It must also be noted that the majority of fracking activity in the US tends to occur on private land, and therefore the government is not usually involved. In places like Saudi Arabia, all of the oil extracted belongs to the state; hence, there is a lot less metering as there are fewer custody transfers.

China, for its part, contains twice the shale gas reserves of the United States. What hinders the exploration and extraction of shale gas in China at the moment is its state-controlled oil and gas industry structure and the networking infrastructure in China. Currently 90% of its pipelines are owned by CNPC, which is unlikely to want to facilitate transportation for its rivals. IHS CERA predicts that it will be well into the 2020s before shale gas becomes an important domestic resource.

Impact of public opinion
There is little doubt that shale gas will help boost the sales of flowmeters in the future. With the fluid that is extracted from the ground, measuring devices are needed that can provide highly accurate meter readings, which is even more important given rising energy prices. In the future, many manufacturers believe that Coriolis flowmeters will continue to be used in dual-phase flow measurements as they are now.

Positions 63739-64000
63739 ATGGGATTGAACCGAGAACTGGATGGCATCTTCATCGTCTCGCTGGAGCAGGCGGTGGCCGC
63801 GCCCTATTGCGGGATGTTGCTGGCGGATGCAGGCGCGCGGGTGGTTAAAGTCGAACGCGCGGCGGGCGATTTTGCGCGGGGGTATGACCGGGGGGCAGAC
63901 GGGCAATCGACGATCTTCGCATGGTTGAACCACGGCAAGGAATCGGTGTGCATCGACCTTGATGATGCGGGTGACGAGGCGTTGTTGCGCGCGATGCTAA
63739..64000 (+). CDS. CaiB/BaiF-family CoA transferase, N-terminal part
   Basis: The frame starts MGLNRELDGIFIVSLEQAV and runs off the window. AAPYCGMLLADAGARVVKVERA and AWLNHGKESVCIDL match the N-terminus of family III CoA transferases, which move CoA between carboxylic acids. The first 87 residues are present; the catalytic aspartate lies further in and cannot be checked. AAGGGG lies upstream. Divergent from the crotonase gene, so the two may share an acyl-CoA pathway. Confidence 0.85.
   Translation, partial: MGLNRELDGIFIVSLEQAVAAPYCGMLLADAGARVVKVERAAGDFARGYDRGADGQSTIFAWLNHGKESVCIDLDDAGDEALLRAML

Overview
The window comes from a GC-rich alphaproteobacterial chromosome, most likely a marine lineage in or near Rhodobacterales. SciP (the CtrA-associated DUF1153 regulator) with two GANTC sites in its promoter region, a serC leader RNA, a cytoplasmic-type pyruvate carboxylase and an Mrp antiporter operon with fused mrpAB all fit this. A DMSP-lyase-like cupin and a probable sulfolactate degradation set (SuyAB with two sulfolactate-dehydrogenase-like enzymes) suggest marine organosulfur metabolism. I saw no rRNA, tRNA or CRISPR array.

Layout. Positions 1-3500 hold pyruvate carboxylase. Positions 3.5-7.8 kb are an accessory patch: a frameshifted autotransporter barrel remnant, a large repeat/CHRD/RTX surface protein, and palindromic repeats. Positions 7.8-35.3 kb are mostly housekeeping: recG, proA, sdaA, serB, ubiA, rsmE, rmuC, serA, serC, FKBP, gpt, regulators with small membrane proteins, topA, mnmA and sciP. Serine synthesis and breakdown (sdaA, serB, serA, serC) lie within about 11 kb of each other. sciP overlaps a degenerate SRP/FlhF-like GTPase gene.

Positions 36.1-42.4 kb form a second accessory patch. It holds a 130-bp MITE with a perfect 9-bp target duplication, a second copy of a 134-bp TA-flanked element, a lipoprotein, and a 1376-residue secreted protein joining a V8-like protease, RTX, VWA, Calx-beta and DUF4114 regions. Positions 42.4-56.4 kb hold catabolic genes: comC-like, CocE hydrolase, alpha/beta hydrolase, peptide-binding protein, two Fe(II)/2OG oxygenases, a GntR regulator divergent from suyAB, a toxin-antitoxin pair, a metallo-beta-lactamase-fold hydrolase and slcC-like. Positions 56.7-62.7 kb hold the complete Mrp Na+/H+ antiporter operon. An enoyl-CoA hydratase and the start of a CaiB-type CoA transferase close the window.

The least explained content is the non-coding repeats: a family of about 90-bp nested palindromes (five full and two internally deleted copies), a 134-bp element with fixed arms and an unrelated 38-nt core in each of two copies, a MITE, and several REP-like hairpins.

To this end, a single device that can make more than two measurements is unlikely, as it is difficult to measure liquids and gases simultaneously. A much more likely scenario is that, as technology and manufacturing techniques improve, the cost of multiphase measuring solutions will fall and they will become more accurate. Accuracy will be an essential requirement as production will start to occur in deeper locations.

Apart from North America, the rest of the world still appears hesitant about the idea of fracking for a variety of environmental and political reasons. Nonetheless, there are signs that public perceptions are easing slightly and that governments around the world—clearly warming to the idea—are initiating fracking operations.

All told, the success of the flowmeter application for shale gas will depend on the ability of large oil and gas companies to effectively address and deal with public opposition. If such barriers are overcome, the flowmeter market within the unconventional oil and gas market is set to become rock-solid.

By Kiran Patel, IHS Inc.